Several bad roads lead
back to Castro.
By Myriam Marquez
Tribune Information Services
Omaha World Herald, Omaha,
All the anniversaries and cosmic combinations have aligned into one
bloody March and a political snakepit for President Bush.
Bush talked tough last Friday to mark the first anniversary of the start
of the U.S. war in Iraq. He's straining to keep the coalition of the
willing together now that Spain has gone Socialist and is vowing to pull
out of Iraq. Voters, reeling from Spain's worst terrorist attack,
rejected Bush ally Josť Maria Aznar to lead them. Now the Socialist-led
coalition vows to get Spain out of Dodge City, Iraq, unless the Bush
administration agrees to an international coalition.
If Spain's turn to the far left isn't enough to worry Bush, another
anniversary came and went last week in Florida's back yard that could
set his campaign on a tailspin in November. The first anniversary of
Cuba's crackdown on political dissent (with 75 writers, independent
journalists, librarians and human-rights activists still in prison
serving sentences that average 20 years each) was the talk of Miami
radio last week in a political game to connect the dots.
In Miami, all roads from hell and back lead to Fidel Castro.
Venezuela, Brazil, Argentina, Ecuador and now Spain. Commies, leftists
and left-leaning Latin American leaders excuse Cuba's dictatorship
because it suits their geopolitical purposes to appear to stick it to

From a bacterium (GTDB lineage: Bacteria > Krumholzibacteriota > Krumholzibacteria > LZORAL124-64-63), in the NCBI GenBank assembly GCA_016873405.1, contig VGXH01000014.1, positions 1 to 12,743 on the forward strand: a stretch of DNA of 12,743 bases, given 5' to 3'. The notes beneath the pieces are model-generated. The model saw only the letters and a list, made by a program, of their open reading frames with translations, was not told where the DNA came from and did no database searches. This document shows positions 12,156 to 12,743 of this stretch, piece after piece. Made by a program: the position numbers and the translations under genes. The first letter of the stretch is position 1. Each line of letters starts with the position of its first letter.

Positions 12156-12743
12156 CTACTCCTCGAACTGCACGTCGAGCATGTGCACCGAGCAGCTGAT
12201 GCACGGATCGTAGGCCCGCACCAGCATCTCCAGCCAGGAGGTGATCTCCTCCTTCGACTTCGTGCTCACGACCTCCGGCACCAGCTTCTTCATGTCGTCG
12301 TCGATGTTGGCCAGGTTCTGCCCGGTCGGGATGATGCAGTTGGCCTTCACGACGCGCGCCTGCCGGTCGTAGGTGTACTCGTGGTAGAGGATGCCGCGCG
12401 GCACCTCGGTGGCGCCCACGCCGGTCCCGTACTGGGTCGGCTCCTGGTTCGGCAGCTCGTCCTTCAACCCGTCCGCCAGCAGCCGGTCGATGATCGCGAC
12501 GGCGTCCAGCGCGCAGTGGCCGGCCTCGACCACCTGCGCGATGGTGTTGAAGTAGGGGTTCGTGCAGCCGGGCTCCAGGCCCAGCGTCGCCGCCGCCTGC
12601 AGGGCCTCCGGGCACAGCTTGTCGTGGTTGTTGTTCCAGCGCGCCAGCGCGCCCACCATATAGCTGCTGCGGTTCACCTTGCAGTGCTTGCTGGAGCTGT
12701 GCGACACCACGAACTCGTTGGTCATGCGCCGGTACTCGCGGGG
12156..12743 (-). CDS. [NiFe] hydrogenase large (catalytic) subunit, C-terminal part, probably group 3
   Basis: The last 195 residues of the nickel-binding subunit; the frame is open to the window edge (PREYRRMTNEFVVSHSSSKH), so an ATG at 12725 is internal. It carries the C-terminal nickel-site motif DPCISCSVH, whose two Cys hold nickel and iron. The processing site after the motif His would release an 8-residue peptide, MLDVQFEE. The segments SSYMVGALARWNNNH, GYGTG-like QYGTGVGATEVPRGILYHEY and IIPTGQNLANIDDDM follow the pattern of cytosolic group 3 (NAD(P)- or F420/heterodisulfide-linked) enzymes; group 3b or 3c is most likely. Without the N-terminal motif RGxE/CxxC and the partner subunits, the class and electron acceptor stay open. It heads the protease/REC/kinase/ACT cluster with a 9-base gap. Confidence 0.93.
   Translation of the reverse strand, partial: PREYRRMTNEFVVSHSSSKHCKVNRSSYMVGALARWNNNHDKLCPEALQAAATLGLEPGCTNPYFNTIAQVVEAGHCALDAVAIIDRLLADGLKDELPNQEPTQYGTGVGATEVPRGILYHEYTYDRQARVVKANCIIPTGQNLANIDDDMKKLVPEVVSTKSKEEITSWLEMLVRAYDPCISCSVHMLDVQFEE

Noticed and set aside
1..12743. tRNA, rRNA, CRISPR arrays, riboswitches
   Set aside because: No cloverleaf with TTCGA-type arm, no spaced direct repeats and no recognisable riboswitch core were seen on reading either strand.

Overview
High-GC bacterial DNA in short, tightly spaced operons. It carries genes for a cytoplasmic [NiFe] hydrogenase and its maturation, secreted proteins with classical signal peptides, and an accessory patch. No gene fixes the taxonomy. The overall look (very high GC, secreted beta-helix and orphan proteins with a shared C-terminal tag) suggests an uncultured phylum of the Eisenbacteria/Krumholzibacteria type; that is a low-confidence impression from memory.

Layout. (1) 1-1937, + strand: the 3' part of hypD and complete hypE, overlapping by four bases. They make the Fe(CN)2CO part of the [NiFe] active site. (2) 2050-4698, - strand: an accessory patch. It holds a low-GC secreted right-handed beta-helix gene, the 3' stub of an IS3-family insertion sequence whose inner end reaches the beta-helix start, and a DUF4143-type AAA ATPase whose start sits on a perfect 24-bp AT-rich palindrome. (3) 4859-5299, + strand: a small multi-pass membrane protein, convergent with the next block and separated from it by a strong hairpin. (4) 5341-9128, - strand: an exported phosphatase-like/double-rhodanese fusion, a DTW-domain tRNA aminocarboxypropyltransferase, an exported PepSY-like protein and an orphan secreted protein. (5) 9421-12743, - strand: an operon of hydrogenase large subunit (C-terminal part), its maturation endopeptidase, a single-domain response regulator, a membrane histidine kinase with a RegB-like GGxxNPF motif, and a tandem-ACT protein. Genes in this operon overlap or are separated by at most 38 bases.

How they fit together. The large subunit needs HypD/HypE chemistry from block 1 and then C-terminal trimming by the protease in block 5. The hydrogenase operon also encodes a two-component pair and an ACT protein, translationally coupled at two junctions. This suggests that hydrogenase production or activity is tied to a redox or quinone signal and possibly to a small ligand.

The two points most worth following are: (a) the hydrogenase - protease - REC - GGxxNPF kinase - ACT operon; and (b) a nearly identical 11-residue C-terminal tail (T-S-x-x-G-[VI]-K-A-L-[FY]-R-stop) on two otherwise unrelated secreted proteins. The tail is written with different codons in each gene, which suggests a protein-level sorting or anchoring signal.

Uncle Sam, even if the only ones really hurting are the Cubans stuck
without an exit visa. Bush has promised to toughen the U.S. embargo
against Cuba, but pro-free-trade Republicans in key wheat, rice and
shipping states want to trade with Cuba, so Bush takes baby steps on
Meanwhile, El Loco in Venezuela, Hugo Chavez, and his mentor, Cuba's
Castro, have been trying to ignite nationalist hysteria with talk of
imminent U.S. invasion. As if.
Chavez went so far as to threaten to shut off the spigot of Venezuelan
oil and gas heading our way.
Castro, Chavez and Brazil's shoeshine boy, Inacio Lula da Silva, have
long links to "liberation" terrorist movements. If there's any doubt
where they're heading, the Forum of Sao Paulo, which Castro set up in
the early 1990s and da Silva led, should set people straight as to these
Forum participants have included Latin American terrorist groups, such
as the FARC, the Popular Front for the Liberation of Palestine and
Northern Ireland's IRA.
Among the forum's assertions: "NATO troops perpetrated genocide in
Kosovo," and "U.S. and British forces massacred the population of
If Cuba seems inconsequential, think about the China connection. China
secures the contract to manage the Panama Canal and has military
relations with both Cuba and Venezuela. Oh, it's now flying
reconnaissance satellites in partnership with Brazil.
Spain was just the first canary extinguished in this mine.
Source: La Nueva Cuba
March 27, 2004